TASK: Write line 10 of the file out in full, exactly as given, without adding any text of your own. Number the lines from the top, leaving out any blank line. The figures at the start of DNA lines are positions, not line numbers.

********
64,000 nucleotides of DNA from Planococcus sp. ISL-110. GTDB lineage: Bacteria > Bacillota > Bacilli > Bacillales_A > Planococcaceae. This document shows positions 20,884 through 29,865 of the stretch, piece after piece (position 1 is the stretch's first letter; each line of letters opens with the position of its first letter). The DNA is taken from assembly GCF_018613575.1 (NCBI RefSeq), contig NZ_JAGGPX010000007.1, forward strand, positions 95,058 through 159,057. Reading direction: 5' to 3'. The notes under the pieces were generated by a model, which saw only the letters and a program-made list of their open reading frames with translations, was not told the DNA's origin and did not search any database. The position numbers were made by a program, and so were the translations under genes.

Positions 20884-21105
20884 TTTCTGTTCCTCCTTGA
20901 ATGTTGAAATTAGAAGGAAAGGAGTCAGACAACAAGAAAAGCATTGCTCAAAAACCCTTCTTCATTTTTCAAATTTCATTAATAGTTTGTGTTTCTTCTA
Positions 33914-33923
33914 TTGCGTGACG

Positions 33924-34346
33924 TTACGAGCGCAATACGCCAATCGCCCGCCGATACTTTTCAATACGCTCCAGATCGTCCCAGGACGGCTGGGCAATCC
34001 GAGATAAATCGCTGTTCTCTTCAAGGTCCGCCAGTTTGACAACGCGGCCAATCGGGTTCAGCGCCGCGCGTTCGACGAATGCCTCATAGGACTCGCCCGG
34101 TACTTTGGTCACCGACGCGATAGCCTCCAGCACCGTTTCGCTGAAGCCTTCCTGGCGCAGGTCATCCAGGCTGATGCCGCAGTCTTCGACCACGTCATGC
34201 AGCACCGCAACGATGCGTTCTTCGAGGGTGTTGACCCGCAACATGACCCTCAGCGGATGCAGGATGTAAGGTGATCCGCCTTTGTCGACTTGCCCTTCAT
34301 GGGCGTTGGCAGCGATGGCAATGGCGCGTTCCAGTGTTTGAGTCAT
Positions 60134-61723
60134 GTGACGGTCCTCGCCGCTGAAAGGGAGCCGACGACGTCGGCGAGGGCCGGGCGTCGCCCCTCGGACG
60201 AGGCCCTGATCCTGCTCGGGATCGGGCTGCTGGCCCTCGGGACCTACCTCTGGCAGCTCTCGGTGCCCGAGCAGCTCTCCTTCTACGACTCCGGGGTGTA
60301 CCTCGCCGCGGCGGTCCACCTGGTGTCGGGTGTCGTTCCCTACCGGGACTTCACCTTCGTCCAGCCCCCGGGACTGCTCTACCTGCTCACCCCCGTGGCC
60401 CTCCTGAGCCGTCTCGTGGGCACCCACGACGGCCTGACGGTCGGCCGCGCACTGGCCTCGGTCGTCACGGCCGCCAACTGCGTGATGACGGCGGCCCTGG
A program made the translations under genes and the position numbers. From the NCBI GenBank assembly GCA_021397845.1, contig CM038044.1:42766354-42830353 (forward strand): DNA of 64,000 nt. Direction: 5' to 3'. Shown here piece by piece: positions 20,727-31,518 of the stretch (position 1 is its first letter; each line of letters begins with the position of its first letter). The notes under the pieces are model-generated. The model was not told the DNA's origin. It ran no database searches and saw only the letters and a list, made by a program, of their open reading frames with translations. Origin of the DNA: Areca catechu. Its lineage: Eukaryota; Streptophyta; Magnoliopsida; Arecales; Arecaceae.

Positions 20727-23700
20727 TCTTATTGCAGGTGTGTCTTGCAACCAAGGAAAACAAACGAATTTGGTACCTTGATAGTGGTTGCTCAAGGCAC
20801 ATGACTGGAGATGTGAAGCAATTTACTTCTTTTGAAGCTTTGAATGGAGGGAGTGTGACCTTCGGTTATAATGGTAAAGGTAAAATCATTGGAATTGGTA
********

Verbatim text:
34101 TACTTTGGTCACCGACGCGATAGCCTCCAGCACCGTTTCGCTGAAGCCTTCCTGGCGCAGGTCATCCAGGCTGATGCCGCAGTCTTCGACCACGTCATGC